Christensen, J. W. 2016. Early-life object exposure with a habituated mother reduces fear reactions in foals. Animal Cognition 19(1), 171–179.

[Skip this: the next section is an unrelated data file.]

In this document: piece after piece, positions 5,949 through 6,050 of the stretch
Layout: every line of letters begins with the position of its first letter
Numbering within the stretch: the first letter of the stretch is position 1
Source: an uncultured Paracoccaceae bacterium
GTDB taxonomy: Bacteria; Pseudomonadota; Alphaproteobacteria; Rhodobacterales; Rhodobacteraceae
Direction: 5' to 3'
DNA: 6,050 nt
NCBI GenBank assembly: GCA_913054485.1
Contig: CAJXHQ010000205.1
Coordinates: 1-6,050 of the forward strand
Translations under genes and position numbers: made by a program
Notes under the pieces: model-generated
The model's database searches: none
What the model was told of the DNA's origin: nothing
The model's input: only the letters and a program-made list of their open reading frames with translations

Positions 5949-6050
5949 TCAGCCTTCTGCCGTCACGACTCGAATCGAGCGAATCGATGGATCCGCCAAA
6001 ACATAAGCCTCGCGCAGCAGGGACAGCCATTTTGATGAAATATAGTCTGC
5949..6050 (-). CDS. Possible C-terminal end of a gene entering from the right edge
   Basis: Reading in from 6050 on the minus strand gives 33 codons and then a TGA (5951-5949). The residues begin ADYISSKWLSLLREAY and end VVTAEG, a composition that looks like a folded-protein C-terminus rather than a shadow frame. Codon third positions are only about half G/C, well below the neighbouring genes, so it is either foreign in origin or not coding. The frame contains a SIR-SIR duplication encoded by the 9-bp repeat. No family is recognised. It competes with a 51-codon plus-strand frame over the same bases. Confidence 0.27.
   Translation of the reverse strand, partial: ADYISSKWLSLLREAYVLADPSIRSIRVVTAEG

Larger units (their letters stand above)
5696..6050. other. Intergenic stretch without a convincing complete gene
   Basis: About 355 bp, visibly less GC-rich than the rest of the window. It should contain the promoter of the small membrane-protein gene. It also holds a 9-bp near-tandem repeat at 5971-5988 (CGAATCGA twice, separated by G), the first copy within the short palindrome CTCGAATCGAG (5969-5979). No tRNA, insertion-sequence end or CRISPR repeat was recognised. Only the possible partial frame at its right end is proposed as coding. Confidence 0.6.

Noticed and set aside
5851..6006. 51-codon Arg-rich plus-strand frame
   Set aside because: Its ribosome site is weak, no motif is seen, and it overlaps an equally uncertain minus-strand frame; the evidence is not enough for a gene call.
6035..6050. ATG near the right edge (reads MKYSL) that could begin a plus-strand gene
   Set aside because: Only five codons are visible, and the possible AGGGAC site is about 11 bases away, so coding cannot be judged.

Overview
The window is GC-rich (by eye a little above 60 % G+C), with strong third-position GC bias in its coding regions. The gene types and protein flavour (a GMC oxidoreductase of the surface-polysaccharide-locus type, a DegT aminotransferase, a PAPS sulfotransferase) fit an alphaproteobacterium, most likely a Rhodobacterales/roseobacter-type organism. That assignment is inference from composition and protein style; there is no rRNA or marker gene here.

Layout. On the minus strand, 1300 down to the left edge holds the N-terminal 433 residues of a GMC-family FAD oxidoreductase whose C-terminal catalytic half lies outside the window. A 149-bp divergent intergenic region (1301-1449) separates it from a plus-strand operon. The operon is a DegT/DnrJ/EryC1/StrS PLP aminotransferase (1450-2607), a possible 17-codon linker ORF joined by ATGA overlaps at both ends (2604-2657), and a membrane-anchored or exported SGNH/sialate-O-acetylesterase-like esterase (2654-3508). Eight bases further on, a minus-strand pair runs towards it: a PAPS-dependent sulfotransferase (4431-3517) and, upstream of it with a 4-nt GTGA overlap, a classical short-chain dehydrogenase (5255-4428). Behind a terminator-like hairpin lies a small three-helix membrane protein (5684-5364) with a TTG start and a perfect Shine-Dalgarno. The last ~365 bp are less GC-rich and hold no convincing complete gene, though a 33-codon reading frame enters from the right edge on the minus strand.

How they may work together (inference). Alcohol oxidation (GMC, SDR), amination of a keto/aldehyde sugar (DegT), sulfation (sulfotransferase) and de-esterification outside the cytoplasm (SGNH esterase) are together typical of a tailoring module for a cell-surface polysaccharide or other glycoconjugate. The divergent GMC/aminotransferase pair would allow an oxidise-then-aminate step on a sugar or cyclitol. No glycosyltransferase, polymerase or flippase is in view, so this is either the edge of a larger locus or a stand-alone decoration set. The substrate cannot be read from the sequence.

Fear reactions in horses are a major cause of horse–human accidents, and identification of effective pathways for reduction in fearfulness can help decreasing the frequency of accidents. For a young mammal, the mother is one of the most salient aspects of its environment, and she can have a strong influence on her offspring’s behaviour. This study investigated whether fearfulness in foals can be reduced through weekly exposure to usually frightening objects with a habituated mother during the first 8 weeks of life. Prior to foaling, mares (N = 22) were habituated to five initially fear-eliciting situations, including exposure to novel stationary and moving objects. At birth, the foals were randomly assigned to either a Demonstration group (N = 11) or a Control group (N = 11). Demonstration mares demonstrated habituation towards the objects to their foals once per week in weeks 1–8 post-partum. Control mares were inside the empty test arena with their foals for the same amount of time. The foals were tested at 8 weeks and 5 months of age in four standardised fear tests. Demonstration foals showed significantly reduced fear responses (behaviour and heart rate) and increased exploratory behaviour at both 8 weeks and 5 months of age. The effect was likely achieved through a combination of maternal transmission and individual learning. It is concluded that fearfulness in foals may be reduced through exposure to frightening objects together with their habituated mother during the first 8 weeks of life.

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